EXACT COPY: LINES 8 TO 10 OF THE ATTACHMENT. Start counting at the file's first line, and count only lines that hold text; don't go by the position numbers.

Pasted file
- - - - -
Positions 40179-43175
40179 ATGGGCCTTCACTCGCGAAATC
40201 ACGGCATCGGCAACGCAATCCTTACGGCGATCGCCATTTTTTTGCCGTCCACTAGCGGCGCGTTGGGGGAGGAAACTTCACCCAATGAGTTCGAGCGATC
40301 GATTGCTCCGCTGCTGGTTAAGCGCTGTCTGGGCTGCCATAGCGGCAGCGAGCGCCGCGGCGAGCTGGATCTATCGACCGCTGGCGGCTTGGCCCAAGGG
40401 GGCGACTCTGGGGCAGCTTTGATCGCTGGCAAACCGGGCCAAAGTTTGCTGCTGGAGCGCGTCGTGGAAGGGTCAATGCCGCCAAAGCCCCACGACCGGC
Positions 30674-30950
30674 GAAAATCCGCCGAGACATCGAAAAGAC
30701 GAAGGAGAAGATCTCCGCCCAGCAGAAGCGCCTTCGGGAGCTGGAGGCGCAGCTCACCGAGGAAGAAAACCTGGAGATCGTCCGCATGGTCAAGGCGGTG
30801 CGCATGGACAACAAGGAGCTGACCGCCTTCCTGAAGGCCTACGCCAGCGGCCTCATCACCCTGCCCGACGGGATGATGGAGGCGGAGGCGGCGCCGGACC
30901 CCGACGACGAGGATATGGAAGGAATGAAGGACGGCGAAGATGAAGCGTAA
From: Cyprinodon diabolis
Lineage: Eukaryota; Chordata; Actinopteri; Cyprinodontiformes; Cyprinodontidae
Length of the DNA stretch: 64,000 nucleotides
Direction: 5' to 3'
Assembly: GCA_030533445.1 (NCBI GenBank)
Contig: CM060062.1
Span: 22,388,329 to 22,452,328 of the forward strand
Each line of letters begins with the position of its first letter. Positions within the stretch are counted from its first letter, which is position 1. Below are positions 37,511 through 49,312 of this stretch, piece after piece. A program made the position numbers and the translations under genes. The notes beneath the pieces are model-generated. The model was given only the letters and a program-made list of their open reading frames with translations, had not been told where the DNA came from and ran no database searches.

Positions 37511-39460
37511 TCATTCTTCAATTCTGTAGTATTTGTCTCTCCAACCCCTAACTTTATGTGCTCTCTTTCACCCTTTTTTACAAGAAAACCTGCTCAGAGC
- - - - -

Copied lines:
30701 GAAGGAGAAGATCTCCGCCCAGCAGAAGCGCCTTCGGGAGCTGGAGGCGCAGCTCACCGAGGAAGAAAACCTGGAGATCGTCCGCATGGTCAAGGCGGTG
30801 CGCATGGACAACAAGGAGCTGACCGCCTTCCTGAAGGCCTACGCCAGCGGCCTCATCACCCTGCCCGACGGGATGATGGAGGCGGAGGCGGCGCCGGACC
30901 CCGACGACGAGGATATGGAAGGAATGAAGGACGGCGAAGATGAAGCGTAA